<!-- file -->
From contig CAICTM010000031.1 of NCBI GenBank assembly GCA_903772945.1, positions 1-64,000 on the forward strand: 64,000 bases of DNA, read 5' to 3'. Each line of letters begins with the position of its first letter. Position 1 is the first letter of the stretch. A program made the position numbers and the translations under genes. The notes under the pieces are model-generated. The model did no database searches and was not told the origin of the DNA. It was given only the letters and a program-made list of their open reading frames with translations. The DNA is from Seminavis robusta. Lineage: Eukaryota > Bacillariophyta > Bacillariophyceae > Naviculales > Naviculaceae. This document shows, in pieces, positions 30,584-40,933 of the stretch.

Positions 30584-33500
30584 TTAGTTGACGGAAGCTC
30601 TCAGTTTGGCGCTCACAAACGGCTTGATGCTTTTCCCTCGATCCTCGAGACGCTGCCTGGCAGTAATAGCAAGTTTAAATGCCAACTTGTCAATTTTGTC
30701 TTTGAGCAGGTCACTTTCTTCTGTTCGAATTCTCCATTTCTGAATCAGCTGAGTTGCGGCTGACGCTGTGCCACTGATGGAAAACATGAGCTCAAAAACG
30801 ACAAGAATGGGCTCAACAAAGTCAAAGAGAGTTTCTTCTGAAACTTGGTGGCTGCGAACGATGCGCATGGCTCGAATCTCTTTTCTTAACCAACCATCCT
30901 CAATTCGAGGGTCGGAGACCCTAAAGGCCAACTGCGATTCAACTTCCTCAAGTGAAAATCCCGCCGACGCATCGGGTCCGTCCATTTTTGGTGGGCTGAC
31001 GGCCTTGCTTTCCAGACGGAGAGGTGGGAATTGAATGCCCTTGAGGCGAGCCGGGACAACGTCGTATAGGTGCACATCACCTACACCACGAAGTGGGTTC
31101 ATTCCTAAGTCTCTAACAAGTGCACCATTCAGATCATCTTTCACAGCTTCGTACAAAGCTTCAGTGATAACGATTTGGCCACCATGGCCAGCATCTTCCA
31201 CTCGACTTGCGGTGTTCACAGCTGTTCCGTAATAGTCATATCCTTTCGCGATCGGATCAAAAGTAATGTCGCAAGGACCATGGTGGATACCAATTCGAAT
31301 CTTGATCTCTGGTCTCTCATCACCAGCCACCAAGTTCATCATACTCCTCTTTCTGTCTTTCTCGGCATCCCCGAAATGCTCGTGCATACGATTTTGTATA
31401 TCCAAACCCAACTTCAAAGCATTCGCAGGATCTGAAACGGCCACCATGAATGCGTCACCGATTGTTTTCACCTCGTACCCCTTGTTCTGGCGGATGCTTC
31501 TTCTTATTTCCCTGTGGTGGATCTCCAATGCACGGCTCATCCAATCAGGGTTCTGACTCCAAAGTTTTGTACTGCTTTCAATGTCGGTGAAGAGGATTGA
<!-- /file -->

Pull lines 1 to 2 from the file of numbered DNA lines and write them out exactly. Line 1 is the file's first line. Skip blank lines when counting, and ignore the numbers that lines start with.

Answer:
From contig CAICTM010000031.1 of NCBI GenBank assembly GCA_903772945.1, positions 1-64,000 on the forward strand: 64,000 bases of DNA, read 5' to 3'. Each line of letters begins with the position of its first letter. Position 1 is the first letter of the stretch. A program made the position numbers and the translations under genes. The notes under the pieces are model-generated. The model did no database searches and was not told the origin of the DNA. It was given only the letters and a program-made list of their open reading frames with translations. The DNA is from Seminavis robusta. Lineage: Eukaryota > Bacillariophyta > Bacillariophyceae > Naviculales > Naviculaceae. This document shows, in pieces, positions 30,584-40,933 of the stretch.

Positions 30584-33500